You’ll notice as you read them that they don’t just ask of you – they also give. Our Principles put our money where our mouth is. They represent the company taking clear, defined steps to build and uphold our beliefs with our actions.
To close, I just want to express: thank you for being on this journey with me. Taking on this role, stepping into these shoes, and working to grow to be worthy of your trust – has been the honor of a lifetime. I am so grateful to be working alongside each and every one of you. May we continue to grow – together – with humility, gumption, and grace.
May we Arise.
Arising Ventures CEO
Arising’s 10 Principles
Heart: The Character Principles
Principle #1: ENERGY IS EVERYTHING Principle #2: YOU GOTTA LOVE THE MESS Principle #3: THE BOTTOM LINE IS BOTTOM-UP Principle #4: 1% BETTER EVERY DAY Principle #5: WE NOT THEY
High Performance: The Execution Principles
Principle #6: RUTHLESSLY ROI Principle #7: OMM: THE ONE METRIC THAT MATTERS Principle #8: GREAT TESTS MAKE GREAT OUTCOMES Principle #9: SIMPLICITY SCALES
HEART: The Character Principles
Principle #1: Energy is Everything
At Arising, we believe it takes big energy to do big things. Therefore, we put a huge premium on making sure the work environment in our companies is positive, uplifting, and enjoyable – without creating a culture of avoidance, ignoring problems, or pretending that things are working when they aren’t. It’s the ultimate challenge – to keep our head and spirits about us in the midst of the chaos and the swirl. For those that can embrace it, work can become a great source of fun and fulfillment.
What does Energy is Everything mean to us? It means that we ALL are responsible for setting a tone and underlying pulse that allows us to keep our energy up for the challenges at hand. It means that we place a huge premium on not just what actions we do, but the spirit in how we do them. It means that we understand that we are all connected, and that how one person shows up will impact how others do as well. It means that we understand that every single day, we create the conditions in which we will fail or succeed. And perhaps even more importantly – what it feels like in the process. It means that we are all responsible to each other for creating the conditions we want to work in, to live in, and to thrive in.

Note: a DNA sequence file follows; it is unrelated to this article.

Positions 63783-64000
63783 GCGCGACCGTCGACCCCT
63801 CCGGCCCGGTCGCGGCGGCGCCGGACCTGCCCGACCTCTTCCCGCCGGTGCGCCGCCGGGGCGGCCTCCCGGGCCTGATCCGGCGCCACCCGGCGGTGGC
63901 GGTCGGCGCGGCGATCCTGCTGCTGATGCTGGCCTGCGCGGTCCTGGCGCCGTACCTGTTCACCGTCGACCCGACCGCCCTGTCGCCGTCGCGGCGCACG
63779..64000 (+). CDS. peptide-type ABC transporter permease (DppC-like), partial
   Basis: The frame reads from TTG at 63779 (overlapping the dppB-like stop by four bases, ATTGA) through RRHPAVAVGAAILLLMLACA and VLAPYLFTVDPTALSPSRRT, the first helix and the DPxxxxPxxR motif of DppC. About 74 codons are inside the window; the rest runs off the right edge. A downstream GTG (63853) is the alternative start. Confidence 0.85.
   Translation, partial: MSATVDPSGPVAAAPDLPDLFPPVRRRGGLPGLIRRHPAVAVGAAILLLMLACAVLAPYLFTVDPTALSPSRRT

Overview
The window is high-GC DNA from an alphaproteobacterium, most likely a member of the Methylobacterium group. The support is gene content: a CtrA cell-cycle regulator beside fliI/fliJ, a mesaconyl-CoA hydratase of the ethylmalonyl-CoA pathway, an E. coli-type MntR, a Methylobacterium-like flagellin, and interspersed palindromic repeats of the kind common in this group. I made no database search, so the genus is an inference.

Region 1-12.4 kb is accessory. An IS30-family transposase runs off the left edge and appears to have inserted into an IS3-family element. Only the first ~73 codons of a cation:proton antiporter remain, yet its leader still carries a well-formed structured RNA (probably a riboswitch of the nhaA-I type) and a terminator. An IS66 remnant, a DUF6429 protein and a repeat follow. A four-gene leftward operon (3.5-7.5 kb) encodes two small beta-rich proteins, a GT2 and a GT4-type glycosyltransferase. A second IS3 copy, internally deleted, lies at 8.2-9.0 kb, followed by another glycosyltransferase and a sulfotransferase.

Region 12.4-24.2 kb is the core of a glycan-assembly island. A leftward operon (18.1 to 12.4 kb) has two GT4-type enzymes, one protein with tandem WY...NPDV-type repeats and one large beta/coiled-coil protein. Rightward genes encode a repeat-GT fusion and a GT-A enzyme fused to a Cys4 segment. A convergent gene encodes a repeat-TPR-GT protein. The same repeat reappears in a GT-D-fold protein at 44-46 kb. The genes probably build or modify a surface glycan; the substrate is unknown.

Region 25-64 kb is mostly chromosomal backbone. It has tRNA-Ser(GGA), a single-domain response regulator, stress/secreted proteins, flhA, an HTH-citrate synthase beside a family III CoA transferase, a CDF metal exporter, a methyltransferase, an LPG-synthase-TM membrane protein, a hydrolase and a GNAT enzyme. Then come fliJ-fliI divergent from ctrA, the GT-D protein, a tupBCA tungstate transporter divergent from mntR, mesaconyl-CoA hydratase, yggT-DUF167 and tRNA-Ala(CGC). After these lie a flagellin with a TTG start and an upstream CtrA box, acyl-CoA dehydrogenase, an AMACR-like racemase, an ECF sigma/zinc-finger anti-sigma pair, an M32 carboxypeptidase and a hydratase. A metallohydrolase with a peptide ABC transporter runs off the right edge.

Does this mean that we expect everyone to feel good all the time? Quite the contrary. It’s a strange twist of human emotions that suppressing and repressing our feelings just lodges them within us, turning them to resentment and blame. We do not expect you to be happy all the time, but we do expect you to have the emotional awareness to know when your energy is impacting you and your teammates and either take the steps to work through what you need to do to shift (Have that convo! Go for that walk!) or ask for help. When a team really starts to come together it can begin to regulate its individual members, which is a function of awareness, care, and maturity. This is what we strive for at Arising.
To put this into action, at Arising our standard is that everyone who works on our core teams has to love their job. This is a high bar, but one we believe is an essential element of the future of work.
Why? Because if you don’t love your job, that’s a problem in two ways:
1) For you – it will totally suck. If you don’t love your job, you don’t love your life. Let’s face it, the reality is most of us spend the majority of our time working. And if you don’t enjoy the majority of your day, you'll inevitably end up hating your life. The last thing we want as leaders is for our legacy to be that people gave up their lives for a paycheck. On the contrary, we want you thriving. If we can’t make Arising the right fit for you, we will support you in finding something that is, and where you are more likely to do your best work. We do not believe that this work is made for everyone, or that this team is made for everyone. We DO, however, believe that you can be doing something that lights you up and brings you joy. Or taking time off for yourself. Or anything other than giving your life to something that isn’t in your highest alignment.